Debugging Network Issues


(Warren Schilpzand) #1

Hi,

I’m building a device type handler that makes calls to rest endpoints on my local LAN. At present, I’m just using the httpPost method with a simple URI and action in the body. However I keep getting “Connect to 192.168.1.8:8080 timed out” when testing from the code screen connected to a physical device. On my mobile I nothing happens when I click the tile and nothing in the logs.

I can ping the smartthings hub from the server and have verified that the uri generated by the code works. Is there any other information that I can use to debug this?

Here is the code that I’m using:

private put(action){
	/*rest(
    	method : "POST",
        headers: ["Authorization": "Bearer ${apiKey}"],
        endpoint: "http://192.168.1.8:8080",
		path: "/rest/items/${device.deviceNetworkId}/${action}",
    )*/
    log.debug("http://192.168.1.8:8080/rest/items/${device.deviceNetworkId}")
    httpPost("http://192.168.1.8:8080/rest/items/${device.deviceNetworkId}", action)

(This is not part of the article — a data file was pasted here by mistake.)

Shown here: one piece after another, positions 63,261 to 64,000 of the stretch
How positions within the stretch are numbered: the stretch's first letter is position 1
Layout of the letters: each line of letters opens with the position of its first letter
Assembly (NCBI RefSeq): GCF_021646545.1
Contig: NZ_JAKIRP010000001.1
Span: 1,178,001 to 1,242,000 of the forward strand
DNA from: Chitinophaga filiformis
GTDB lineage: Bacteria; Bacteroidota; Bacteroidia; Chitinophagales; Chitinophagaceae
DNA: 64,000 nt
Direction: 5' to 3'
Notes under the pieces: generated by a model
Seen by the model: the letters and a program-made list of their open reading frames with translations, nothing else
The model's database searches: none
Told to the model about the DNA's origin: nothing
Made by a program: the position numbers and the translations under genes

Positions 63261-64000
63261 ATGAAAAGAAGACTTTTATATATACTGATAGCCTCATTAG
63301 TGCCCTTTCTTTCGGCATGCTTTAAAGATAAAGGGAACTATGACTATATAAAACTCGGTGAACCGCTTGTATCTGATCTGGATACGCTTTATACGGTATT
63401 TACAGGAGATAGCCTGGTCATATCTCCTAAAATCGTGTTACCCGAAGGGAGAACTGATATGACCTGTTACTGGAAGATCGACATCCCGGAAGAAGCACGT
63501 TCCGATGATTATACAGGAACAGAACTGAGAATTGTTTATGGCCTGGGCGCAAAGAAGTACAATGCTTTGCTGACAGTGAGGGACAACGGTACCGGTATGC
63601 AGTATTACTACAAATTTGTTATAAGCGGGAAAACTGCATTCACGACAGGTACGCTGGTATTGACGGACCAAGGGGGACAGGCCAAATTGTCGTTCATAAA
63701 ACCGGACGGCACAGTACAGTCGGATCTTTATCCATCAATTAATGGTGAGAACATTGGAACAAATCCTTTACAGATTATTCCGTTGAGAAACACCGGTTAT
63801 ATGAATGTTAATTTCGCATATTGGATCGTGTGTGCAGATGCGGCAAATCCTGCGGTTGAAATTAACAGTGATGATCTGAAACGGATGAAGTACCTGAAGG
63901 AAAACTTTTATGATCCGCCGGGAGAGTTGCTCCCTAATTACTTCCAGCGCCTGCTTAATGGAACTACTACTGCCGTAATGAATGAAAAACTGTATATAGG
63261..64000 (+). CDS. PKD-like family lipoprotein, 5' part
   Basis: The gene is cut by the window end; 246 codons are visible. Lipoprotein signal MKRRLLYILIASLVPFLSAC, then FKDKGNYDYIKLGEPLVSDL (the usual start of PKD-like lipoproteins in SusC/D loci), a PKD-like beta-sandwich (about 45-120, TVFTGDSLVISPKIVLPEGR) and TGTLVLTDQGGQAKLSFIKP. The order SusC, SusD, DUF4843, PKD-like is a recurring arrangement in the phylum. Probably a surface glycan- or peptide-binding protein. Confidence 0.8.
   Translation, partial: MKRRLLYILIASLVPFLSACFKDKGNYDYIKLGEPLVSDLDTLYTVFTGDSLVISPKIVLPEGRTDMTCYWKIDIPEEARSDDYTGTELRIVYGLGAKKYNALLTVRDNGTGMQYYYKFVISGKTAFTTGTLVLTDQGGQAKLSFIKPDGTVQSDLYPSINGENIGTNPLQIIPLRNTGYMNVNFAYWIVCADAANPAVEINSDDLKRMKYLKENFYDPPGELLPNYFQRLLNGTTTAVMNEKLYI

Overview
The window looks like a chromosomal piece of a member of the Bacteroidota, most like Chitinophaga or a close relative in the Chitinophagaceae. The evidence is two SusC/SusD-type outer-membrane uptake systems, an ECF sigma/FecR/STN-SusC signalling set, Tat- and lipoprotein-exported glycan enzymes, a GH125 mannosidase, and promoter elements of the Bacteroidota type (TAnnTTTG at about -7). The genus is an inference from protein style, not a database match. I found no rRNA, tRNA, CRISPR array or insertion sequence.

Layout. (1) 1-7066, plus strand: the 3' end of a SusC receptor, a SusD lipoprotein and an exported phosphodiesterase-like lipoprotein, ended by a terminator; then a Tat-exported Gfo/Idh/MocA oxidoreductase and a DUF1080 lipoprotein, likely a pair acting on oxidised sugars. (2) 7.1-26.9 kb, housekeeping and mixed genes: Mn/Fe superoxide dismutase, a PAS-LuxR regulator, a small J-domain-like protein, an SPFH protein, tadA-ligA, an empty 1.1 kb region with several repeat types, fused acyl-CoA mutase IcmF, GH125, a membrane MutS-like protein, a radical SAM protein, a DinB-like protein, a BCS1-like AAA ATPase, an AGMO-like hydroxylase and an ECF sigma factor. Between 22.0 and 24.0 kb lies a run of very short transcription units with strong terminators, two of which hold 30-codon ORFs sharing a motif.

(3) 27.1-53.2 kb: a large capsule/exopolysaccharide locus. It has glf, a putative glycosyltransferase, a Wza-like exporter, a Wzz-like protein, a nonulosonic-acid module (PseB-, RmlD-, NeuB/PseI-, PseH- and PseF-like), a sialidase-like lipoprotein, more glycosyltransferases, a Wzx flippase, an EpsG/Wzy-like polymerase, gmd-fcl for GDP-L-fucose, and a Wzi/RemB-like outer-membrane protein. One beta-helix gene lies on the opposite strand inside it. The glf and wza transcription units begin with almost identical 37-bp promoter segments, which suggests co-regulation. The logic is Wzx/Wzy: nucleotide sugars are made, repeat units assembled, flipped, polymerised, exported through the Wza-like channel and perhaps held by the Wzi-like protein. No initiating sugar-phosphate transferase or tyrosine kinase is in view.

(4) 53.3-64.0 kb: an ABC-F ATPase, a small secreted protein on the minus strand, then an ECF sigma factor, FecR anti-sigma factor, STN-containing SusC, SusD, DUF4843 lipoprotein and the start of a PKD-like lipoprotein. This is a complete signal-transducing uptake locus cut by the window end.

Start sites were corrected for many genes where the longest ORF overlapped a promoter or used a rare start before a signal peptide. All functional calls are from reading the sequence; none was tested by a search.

}

(Florian Z) #2

Hi @warrenschilpzand. Last time I checked, there was no support for accessing LAN devices from within a SmartThings app or device handler, although support for this is supposedly forthcoming.

In the meantime, keep in mind that your Groovy code will execute on the SmartThings executor, which lives “in the cloud”, i.e. it won’t run on your hub, but rather a machine somewhere in a data center. Of course, accessing a LAN IP from outside of your local network, makes no sense. What you need to do is expose your machine (192.168.1.8) to the outside world, i.e. opening up port 8080 on your firewall and forwarding that port through your NAT box. You will also need a static IP address or maybe a dynamic DNS service, which will map your dynamic IP address to a static URL.

Once you got that setup, you should be able to access your server from the outside world and be able to access it from your device handler. So, instead of using 192.168.1.8:8080, you’d be using something like myservice.dyndns.org:8080. Does that make sense?

Also, you’d probably want to have some sort of authentication scheme in place, to prevent random clients from accessing your device data, or modifying your devices state.


(Warren Schilpzand) #3

Ah. I was hoping that was not the case :-(. I’ve set up a dyndns and making progress.

Thanks for that.


(Eric M) #4

Dang, that is too bad. I am trying local LAN access as well.

If I do open up my system to the outside world, I’d like to use authentication and use https instead of http. I can’t find anything in the documentation about that. Anyone have any tips?